Art of Accounting: What’s in your pipeline?

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Many people buy stock in public companies because of what’s in its pipeline. We don’t know specifics, but we trust the company will come up with something that will have an impact on its future success. My question to you is: What’s in your pipeline?

I used to ask myself this question all the time. When I started, I didn’t have a clue about what this meant. At some point I understood this to mean that I needed to be developing or learning about new or additional services I could offer to clients. In many cases we adopted or adapted existing services that others were doing. Some examples are business performance measurement, elder care services, business valuations or change management. In rarer cases we developed services that did not exist elsewhere, with some examples being our trademarked Yourport shareholders’ report, which is no longer being offered, and QB:asap, which was an early version of QuickBooks consulting or estate planning for clients with no taxable estates.

If you want to grow your practice, you can no longer rely on what you have been doing, but what you will be doing for your clients. Some years ago one of my colleagues told me he saw no future because most of his writeup clients were switching to QuickBooks. His vision of himself was limited to what he had always been doing. I told him I’d been there too, but was making more than I had been since the clients needed constant instruction and someone to call. They needed to be shown how to use the reports and how to use their information to help them strategically. He is still in business, but with a dwindling practice. The shame is that he did not have the imagination to get past his past. Another friend in the same situation at that time and approximately the same age is doing very well selling annuities and mortgages and growing his assets under management after upgrading his tax clients to financial planning services..

To grow your practice and remain relevant, build your pipeline. Start by reviewing the revenues from your top 20 clients (based on fees received) over the last five years. Answer the following questions:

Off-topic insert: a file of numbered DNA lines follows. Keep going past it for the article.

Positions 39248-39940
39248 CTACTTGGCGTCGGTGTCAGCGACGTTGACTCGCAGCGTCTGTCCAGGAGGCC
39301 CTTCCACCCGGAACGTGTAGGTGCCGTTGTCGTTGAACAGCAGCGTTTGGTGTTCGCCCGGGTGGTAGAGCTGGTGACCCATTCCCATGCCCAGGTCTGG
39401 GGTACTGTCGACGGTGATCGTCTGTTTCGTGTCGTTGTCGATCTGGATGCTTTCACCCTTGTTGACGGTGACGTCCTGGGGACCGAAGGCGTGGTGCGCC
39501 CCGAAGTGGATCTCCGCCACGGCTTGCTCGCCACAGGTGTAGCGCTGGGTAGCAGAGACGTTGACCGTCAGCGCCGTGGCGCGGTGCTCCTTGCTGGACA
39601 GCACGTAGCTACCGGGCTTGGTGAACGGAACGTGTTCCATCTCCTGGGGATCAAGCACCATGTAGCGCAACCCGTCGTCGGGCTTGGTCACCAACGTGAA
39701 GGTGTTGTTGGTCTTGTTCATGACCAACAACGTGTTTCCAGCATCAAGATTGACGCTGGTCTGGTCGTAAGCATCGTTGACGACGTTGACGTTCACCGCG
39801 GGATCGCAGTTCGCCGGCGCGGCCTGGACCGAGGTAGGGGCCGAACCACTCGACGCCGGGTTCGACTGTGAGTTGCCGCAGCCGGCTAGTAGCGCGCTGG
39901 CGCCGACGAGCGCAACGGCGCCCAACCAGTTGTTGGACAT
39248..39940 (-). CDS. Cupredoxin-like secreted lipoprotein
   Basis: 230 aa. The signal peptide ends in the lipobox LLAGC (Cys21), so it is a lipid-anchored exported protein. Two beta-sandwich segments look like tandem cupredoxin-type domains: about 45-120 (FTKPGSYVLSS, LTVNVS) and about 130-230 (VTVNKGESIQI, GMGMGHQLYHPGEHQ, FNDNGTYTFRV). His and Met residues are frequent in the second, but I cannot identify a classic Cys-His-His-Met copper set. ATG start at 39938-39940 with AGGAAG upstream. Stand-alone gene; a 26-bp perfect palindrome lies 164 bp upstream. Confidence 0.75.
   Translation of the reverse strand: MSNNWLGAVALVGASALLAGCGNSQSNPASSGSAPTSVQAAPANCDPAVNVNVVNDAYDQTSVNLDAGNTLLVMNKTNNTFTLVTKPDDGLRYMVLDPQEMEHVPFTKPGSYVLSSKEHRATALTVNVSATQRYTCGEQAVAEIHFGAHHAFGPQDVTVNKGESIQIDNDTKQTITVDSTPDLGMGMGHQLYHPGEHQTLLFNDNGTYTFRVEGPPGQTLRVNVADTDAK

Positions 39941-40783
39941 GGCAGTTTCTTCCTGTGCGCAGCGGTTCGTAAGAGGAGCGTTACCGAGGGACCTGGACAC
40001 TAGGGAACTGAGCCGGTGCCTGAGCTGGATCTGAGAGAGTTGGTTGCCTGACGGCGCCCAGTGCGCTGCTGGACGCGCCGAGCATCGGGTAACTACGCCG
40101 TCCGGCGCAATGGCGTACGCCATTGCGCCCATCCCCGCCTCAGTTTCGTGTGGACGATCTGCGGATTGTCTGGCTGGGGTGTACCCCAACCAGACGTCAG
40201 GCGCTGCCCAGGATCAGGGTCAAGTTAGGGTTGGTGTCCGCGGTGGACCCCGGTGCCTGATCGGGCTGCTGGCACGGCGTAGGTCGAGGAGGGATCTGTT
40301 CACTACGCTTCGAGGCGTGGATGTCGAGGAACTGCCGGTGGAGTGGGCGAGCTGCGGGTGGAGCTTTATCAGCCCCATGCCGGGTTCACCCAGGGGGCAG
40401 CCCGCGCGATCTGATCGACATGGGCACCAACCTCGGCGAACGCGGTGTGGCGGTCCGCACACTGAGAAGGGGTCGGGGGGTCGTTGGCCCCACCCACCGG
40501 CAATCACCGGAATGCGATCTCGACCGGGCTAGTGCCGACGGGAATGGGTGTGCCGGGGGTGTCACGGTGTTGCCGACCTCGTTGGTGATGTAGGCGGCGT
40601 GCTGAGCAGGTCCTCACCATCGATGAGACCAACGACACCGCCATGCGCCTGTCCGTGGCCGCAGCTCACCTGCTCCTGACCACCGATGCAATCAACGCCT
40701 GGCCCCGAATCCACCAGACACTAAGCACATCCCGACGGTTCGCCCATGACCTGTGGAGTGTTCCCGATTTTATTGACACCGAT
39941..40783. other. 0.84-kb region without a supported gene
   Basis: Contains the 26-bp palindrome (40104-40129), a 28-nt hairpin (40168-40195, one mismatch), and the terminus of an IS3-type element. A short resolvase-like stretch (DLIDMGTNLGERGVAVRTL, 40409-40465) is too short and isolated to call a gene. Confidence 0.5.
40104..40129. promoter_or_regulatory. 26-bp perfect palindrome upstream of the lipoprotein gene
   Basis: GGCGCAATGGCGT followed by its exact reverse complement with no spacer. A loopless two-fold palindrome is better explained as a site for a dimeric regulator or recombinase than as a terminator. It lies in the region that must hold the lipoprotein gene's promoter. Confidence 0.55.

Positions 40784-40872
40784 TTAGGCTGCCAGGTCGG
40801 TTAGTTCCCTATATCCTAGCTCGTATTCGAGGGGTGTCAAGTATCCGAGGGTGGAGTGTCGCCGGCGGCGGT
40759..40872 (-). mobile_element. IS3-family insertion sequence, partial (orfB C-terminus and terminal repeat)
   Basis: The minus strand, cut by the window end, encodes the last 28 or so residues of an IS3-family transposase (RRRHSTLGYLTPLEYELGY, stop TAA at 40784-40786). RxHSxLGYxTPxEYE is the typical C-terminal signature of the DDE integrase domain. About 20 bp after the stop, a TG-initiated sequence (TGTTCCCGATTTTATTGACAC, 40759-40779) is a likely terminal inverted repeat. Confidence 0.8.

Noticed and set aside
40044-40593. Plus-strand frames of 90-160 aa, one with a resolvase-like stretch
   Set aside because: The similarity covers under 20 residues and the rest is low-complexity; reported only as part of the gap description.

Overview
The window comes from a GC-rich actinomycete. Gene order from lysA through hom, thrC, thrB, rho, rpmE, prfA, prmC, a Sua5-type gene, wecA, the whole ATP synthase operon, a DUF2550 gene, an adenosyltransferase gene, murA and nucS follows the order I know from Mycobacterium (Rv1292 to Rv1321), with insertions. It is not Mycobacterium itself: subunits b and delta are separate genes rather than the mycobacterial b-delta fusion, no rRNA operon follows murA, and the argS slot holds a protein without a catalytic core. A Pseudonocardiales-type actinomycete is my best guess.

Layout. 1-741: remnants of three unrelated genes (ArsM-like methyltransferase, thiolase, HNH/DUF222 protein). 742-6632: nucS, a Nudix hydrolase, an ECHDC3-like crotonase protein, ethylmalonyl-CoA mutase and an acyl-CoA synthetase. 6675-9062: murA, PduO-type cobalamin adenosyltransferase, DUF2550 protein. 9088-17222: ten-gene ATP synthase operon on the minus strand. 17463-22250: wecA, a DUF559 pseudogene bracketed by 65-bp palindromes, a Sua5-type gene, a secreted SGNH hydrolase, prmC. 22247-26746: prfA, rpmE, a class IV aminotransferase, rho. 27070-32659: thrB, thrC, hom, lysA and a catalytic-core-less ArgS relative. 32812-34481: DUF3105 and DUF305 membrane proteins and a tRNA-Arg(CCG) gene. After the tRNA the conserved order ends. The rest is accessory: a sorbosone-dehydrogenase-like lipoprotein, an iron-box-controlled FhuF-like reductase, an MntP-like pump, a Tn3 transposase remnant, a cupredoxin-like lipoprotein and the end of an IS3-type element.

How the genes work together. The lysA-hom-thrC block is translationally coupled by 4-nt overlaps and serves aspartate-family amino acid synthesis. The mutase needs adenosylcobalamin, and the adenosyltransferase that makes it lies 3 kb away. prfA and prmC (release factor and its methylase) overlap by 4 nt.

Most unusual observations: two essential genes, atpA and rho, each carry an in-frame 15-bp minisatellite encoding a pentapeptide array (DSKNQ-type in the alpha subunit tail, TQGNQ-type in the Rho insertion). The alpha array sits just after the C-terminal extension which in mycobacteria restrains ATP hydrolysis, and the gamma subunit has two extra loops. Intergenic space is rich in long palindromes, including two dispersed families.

• From five years ago to last year, was the percentage of the top 20 to your total fees the same, growing or declining? If they’re growing, then your practice is consolidating somewhat, with larger clients becoming more meaningful. If they’re declining, then you are getting more small or mid-level clients. There is nothing wrong with this; it’s just an observation.
  • How many clients who were on the list five years ago do you still have?
  • What is the profitability as measured by realization (fees collected divided by total time charges) for all your clients and for each client? If you do not keep time records, then while you cannot get the realization, you can still determine the percentage of fees from each client to the total, and review the staffing levels working on those clients and can look at the practice’s net bottom line and apportion it among all your clients in proportion to the fees collected. Does the “profitability” under this method for each client seem reasonable and appropriate given the efforts, services, responsibility, employee satisfaction and risk?
  • What services did you provide five years ago compared to today? If there has been no growth in the types of services, then it is likely there will be no growth over the next five years (unless you change something). Will your practice continue to grow, stagnate or decline? In today’s business climate, I believe stagnation is similar to decline and both lead to a shrinking business and reduced income. Clients are constantly evolving and their needs are changing. Maintaining the status quo still takes effort; ignoring the changing needs will be costly to you.
  • What about the new clients you got in the last five years? Are you providing new or different services to them compared to your longtime client base? If you are, then you are changing, but you haven’t transitioned this into your existing clients.

The pipeline is a euphemism for an expanding client base with newer services. One of the best ways to expand your pipeline is to be concerned about it, and to constantly ask yourself, “What’s in my pipeline?”

Do not hesitate to contact me at emendlowitz@withum.com with your practice management issues or questions.

Edward Mendlowitz, CPA, is partner at WithumSmith+Brown, PC, CPAs. He is on the Accounting Today Top 100 Influential People List. He is the author of 24 books, including “How to Review Tax Returns,” co-written with Andrew D. Mendlowitz, and “Managing Your Tax Season, Third Edition.” Ed also writes a twice-a-week blog addressing issues that clients have at www.partners-network.com along with the Pay-Less-Tax Man blog for Bottom Line. Ed is an adjunct professor in the MBA program at Fairleigh Dickinson University teaching end user applications of financial statements. Art of Accounting is a continuing series where Ed shares autobiographical experiences with tips that he hopes can be adopted by his colleagues. Ed welcomes practice management questions and can be reached at (732) 743-4582 or emendlowitz@withum.com.

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Client strategies Client acquisition Accounting firm services Ed Mendlowitz WithumSmith+Brown